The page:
Evolutionary Christianity

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Last night as I was thinking of a way to succinctly describe Teilhard de Chardin’s views on evolutionary theology.  Lo and behold, through the magic of the Internet portion of the evolving Noosphere, I was fortunate to come across the website David G. Brenner. Dr. Brenner is a Canadian psychologist, professor and author with an interest in the role of spirituality in clinical practice, including the fields of psychological health, spiritual wellness and pastoral care. Dr. Brenner wrote a recent blog article that very eloquently wrote of Teilhard’s vision in a manner much better than I could. I encourage you to read Dr. Brenner’s entire article here but set forth below is an excerpt:

“Recently someone wrote me and said that since my last couple of books were full of talk of becoming and unfolding, he was beginning to sense a lurking presence of evolutionary theology. Apparently he thought this was a bad thing.

My interest in the natural sciences predated my interest in the human ones, although both interests have seamlessly intermingled since my undergraduate years at university. At age fourteen I won a provincial public speaking contest with a talk on evolution so it should not be any surprise to say that I have long been strongly influenced by evolutionary thought. However, it is not the details of evolution that are of primary interest to me. That I happily leave to biologists. My interest is in the meaning and significance of the fact that the universe and everything within it is constantly evolving. To fail to notice this unfolding tendency is simply to fail to be fully in touch with reality.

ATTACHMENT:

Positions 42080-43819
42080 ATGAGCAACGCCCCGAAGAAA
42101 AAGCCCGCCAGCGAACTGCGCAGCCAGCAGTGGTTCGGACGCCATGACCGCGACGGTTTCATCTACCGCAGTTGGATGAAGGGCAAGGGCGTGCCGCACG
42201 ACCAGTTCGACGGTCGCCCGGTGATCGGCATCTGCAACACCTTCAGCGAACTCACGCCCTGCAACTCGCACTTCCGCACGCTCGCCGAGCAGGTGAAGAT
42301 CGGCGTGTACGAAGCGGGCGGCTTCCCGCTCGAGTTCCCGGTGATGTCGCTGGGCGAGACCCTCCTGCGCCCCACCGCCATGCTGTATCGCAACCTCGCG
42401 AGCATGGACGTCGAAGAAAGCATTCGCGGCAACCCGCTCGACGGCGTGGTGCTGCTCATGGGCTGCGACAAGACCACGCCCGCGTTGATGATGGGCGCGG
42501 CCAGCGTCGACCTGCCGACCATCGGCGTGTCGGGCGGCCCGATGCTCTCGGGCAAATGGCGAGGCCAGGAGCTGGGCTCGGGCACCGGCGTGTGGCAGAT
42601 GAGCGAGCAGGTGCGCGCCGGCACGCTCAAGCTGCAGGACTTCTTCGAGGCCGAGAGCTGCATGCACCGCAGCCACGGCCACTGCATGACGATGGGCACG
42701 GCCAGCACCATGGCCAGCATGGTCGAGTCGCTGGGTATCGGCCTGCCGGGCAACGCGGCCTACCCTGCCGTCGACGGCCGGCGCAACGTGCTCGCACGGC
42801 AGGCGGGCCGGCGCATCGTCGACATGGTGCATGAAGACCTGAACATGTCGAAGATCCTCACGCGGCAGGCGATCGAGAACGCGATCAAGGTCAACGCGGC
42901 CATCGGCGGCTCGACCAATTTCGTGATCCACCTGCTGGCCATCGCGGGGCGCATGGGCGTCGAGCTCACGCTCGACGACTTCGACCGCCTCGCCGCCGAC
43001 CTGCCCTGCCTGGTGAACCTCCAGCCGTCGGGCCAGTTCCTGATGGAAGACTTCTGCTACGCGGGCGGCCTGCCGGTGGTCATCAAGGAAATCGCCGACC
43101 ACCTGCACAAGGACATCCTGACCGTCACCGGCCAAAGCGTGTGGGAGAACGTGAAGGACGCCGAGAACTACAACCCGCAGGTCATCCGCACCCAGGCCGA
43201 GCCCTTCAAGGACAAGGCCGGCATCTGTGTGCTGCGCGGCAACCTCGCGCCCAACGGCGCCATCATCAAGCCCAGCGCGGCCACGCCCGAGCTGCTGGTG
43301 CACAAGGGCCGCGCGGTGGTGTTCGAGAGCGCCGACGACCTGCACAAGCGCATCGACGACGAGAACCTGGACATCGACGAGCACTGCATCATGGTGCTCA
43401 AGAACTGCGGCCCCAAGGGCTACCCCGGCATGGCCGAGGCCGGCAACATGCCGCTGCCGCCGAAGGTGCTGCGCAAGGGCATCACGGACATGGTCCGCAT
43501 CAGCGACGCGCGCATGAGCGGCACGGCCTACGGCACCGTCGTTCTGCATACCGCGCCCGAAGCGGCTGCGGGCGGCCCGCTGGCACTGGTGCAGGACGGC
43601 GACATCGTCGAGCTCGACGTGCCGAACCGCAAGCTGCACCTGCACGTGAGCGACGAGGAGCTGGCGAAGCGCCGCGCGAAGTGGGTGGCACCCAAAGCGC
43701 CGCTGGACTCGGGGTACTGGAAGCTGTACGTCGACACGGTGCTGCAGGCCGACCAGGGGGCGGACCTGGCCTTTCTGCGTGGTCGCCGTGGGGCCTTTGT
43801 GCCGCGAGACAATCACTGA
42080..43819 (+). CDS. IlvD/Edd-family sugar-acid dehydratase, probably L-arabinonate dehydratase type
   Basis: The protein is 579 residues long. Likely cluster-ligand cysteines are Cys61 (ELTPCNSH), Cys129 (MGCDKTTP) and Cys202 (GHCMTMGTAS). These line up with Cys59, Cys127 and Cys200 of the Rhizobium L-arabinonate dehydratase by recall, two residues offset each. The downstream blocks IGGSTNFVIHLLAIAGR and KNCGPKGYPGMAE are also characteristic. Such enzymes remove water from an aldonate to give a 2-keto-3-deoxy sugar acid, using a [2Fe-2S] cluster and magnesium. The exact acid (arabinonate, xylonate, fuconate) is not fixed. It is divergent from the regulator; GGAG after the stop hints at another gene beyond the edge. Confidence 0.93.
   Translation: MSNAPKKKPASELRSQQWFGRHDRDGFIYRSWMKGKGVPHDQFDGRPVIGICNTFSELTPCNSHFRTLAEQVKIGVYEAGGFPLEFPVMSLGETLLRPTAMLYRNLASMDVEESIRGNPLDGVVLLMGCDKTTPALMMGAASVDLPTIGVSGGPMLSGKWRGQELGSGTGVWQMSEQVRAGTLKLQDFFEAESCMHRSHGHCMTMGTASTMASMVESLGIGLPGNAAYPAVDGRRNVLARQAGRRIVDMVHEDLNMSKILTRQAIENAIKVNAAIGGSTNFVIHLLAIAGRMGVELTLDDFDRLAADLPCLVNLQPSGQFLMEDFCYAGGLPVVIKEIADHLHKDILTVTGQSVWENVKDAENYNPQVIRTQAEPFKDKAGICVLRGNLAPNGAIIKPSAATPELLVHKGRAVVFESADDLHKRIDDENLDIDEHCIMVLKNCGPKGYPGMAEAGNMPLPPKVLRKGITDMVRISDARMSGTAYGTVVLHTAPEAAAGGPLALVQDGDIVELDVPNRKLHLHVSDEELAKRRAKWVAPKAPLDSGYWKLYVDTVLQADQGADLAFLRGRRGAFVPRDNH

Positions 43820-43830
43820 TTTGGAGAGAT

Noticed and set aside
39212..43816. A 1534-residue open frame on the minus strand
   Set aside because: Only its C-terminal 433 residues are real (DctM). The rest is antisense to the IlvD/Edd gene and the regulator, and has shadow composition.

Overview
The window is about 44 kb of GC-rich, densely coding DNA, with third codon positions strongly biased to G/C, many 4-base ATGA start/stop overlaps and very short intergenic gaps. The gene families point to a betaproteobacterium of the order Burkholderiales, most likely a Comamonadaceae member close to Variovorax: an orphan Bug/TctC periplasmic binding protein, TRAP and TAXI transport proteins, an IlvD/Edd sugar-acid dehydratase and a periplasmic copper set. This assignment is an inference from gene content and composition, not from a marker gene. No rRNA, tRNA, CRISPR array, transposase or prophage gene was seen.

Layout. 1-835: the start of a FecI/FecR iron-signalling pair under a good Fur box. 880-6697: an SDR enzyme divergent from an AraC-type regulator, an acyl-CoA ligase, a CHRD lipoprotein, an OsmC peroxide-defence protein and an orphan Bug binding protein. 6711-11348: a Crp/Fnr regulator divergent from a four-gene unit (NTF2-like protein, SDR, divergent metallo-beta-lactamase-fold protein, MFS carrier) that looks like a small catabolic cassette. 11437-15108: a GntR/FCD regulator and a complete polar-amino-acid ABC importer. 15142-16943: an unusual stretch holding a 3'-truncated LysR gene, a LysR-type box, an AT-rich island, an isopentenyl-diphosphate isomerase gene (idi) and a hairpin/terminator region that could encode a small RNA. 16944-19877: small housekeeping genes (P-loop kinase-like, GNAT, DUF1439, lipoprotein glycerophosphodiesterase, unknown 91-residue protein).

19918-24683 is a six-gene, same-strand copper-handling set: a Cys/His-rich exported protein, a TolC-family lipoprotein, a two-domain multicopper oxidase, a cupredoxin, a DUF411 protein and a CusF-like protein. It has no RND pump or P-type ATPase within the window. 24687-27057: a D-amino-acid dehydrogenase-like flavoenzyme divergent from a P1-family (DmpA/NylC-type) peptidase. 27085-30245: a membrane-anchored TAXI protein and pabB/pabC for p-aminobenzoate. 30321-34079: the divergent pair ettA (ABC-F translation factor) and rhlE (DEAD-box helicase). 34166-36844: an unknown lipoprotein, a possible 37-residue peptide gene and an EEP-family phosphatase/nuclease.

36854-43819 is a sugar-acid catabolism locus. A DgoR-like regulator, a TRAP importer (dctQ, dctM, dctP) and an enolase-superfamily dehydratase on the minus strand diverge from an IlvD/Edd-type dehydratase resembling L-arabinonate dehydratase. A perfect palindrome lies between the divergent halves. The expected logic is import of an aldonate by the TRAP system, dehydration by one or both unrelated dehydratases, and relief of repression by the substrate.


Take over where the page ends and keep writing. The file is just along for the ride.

* * *

My approach to understanding the theological and spiritual implications of evolution draws on the work of the Jesuit palaeontologist and cosmologist, Pierre Teilhard de Chardin. He viewed evolution as a divine strategy for birthing and growing a world under the non-interfering, yet persuasive influence of the mystery many of us call God. He described evolution as the movement toward increasing wholeness. It is the process of the complexification of energy that results in a rise of consciousness – this eventually expressing itself in awareness. It is the growing of smaller wholes into larger wholes. It is a cosmic journey of becoming. And, from a monotheistic religious point of view, all of this happens under the dynamic impulse of God’s creative power and love – God being at the heart of the evolutionary process, empowering it from within.

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About William Ockham

I am a father of two with eclectic interests in theology, philosophy and sports. I chose the pseudonym William Ockham in honor of his contributions to philosophy, specifically Occam's Razor, and its contributions to modern scientific theory. My blog (www.teilhard.com) explores Ignatian Spirituality and the intersection of faith, science and reason through the life and writings of Pierre Teilhard de Chardin (pictured above).
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2 Responses to Evolutionary Christianity

  1. “My interest is in the meaning and significance of the fact that the universe and everything within it is constantly evolving. To fail to notice this unfolding tendency is simply to fail to be fully in touch with reality.”
    I think that we fail to notice this ongoing evolution because of our relatively short life span, coupled with our individual preoccupations.

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